Move up to the latest iPhone or consider a switch to Android
If you’re using an iPhone 6, or 6 Plus, then two new iPhone versions have appeared since your smartphone’s initial release in 2014 with another (the iPhone 8) almost certain to follow sometime in the Autumn of 2017.
You may think it’s time to consider an upgrade; things move quickly in phone technology and Apple have added some useful features and extra functionality to their hugely successful smartphone. Alternatively, you may be considering a move away from Apple’s iOS platform over to Android – the Google-designed smartphone and tablet platform that accounts for well over 80% of smartphone sales each year.
There are some good value and easy ways to sell your iPhone before signing up to a new contract with a subsidised phone or buying a new one outright.
Staying with the iPhone
If you decide to stick to the iPhone, then your upgrade options are to upgrade your 6 to the 6S or the 7. Both are available new and used whether subsidised on a contract or bought outright, and at first glance don’t look much different to the 6 you may already own.
Moving up to an iPhone 6S
Generally, Apple upgrade the iPhone each year and a full number change (from iPhone 5 to 6, 6 to 7 and so on) alternates with an ’S’ version (4S, 5S, 6S and so forth). The ’S’ version is usually a mild upgrade over its ‘full number’ predecessor (6S over 6) whereas the next ‘full number’ change marks a more significant overhaul over the previous model (7 over 6S) often with significant engineering changes along with a new design.
In the case of the 7 taking over from the 6S this hasn’t really happened in that the basic design has stayed the same with some enhancements rather than major changes. This time the ’S’ model is considered the biggest jump from the full numbered variant so the move up to 6S from 6 contains significant changes.
Case – while looking very similar, the 6S has a more rigid aluminium case than the 6.
Screen – size and specification are the same but the way you use it differs with 3D Touch. It detects how hard you press the screen so introduces ways of bringing up short cut menus and previews to links and emails amongst other things.
Performance – a more powerful chip and double the RAM makes multitasking quicker.
Camera – more megapixels (from 8 up to 12) and a beefed up front camera (for selfies) from 1.2 to 5 megapixels.
Battery life – about the same. The battery is actually smaller to allow room for the hardware to power the 3D Touch system but more efficient running offsets the lower capacity.
Fingerprint scanner for Touch ID – much faster than before.
Storage – same options as before, so 16, 64 and 128GB.
It could well be worth upgrading your 6 to a 6S. The tougher case and overall snappier performance and new interaction via 3D Touch make for significant improvements.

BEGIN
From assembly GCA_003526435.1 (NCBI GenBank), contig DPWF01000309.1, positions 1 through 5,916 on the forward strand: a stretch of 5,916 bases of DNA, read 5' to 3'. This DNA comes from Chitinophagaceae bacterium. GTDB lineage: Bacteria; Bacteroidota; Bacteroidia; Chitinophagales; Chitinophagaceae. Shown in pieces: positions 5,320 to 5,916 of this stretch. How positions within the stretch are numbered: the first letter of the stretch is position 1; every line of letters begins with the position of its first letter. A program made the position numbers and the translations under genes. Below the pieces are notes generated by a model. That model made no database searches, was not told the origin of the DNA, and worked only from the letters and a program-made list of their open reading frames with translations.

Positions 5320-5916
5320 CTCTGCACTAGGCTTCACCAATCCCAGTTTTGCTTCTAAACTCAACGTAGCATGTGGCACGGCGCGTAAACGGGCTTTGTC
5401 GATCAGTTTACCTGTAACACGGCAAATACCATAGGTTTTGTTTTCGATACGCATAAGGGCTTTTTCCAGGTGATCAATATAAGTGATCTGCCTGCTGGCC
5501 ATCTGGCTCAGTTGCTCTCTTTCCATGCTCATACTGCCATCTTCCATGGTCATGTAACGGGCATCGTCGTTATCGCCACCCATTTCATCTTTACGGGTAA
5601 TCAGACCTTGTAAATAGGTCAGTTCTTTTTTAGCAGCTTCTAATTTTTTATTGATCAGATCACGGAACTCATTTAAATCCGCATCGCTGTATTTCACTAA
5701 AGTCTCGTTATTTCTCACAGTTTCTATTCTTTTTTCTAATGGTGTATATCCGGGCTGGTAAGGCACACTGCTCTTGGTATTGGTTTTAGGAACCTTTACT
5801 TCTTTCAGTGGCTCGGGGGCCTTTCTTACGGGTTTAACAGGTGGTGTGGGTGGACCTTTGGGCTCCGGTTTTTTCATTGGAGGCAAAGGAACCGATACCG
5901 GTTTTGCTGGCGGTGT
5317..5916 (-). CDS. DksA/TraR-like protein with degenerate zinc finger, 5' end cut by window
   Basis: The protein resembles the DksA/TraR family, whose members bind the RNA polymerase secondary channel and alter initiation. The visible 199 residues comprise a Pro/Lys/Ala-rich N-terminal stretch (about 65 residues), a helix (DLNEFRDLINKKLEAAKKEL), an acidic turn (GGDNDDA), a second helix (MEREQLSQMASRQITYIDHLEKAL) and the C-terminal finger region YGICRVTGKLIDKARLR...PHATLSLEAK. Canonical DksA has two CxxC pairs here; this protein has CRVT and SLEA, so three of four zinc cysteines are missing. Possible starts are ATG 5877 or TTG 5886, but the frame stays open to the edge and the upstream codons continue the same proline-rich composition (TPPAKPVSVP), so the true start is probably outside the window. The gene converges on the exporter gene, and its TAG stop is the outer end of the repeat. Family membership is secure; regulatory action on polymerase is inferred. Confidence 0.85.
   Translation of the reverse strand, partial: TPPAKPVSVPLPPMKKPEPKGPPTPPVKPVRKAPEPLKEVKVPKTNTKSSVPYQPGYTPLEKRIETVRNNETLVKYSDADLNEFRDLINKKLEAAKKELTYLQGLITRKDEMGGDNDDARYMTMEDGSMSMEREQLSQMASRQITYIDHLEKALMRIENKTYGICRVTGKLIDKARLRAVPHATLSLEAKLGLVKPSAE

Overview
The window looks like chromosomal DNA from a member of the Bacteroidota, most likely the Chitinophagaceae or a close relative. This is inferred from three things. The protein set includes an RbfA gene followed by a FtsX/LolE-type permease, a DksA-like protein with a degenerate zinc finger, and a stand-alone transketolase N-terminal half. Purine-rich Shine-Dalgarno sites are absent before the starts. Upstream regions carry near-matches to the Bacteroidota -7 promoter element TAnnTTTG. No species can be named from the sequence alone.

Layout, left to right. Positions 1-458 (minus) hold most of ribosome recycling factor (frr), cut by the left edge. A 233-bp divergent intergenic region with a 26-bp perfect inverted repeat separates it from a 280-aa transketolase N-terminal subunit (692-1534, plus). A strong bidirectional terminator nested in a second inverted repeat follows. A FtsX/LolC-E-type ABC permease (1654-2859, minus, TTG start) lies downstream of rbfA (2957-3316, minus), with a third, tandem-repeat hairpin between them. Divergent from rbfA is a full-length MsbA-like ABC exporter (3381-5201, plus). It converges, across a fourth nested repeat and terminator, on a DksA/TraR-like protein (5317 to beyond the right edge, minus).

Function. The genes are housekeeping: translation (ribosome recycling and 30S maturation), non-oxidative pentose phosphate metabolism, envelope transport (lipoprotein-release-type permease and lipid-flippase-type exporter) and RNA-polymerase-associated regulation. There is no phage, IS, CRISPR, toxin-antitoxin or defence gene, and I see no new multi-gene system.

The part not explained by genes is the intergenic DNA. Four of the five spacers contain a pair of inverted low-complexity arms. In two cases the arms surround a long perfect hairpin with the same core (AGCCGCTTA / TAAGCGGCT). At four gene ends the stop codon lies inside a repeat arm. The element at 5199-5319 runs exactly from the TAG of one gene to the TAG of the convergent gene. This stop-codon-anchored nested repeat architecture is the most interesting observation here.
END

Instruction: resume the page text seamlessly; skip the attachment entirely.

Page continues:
Moving up to an iPhone 7
It may seem logical to upgrade your 6 to a 7 if switching to the intermediate 6S is worthwhile, but the decision is perhaps whether you need go to a 7 if the 6S would suffice? Here are the key differences between the two.
Case – virtually the same although the area where the camera is proud of the surface has been ‘rounded off’ a little. More colours are available including a ‘piano black’ finish – but the colour may not matter if you always use a protective case.
Screen – the home button no longer depresses to operate; it has a haptic response (same as touching the surface of the screen to activate functions). Screen specifications stay the same as the 6 and 6S, but a wider colour gamut means it renders a greater number of colours.
Performance – a more powerful chip, but it’s a moot point whether you’ll notice unless you’re into intensive mobile gaming.
Camera – perhaps the main useful difference in the 7 over the 6S; optical image stabilisation (OIS) is included to help take steadier photos and video, and a larger aperture lens improves photography in low level lighting.
Battery life – a slightly larger battery that Apple claims gives two hours longer life, although reviewers have generally struggled to achieve these figures.
Storage – the previous meagre 16GB lower limit has been replaced by 32GB with other storage options all the way up to 256GB.
No headphone socket
The iPhone 7 has no standard 3.5 mm headphone jack socket. If you own a good set of earphones, Apple do provide an adaptor to connect them to the phone’s lightning socket.
Overall, you may not notice huge improvements moving up to an iPhone 7 compared to a 6S, so if you can save on upgrading to the older model then that may be the best course to take.
The Google Pixel – the Android alternative
Having developed the Android platform used by various other smartphone manufacturers, Google have launched their own smartphone in the form of the Pixel. Not surprisingly, it works very well with the company’s own mobile platform and is winning many friends with its performance. It’s available in two flavours – a 5 inch screen model and an ‘XL’ version with a 5.5 inch screen.
With its version of similar Apple iOS features including a Siri-like assistant, apps, touchscreen and even a similar look in terms of its styling, you’d soon feel at home in the Android environment. That said, it may be a bit awkward using an Android device if you already own other Apple equipment such as a Mac computer and Apple Watch.
If you do switch, you’ll benefit from battery life demonstrably better than the iPhone, a rapid charge option that Apple don’t offer and a class-leading camera. It’s said the Pixel has been introduced especially to take on the iPhone so it’ll be interesting to see how the battle pans out.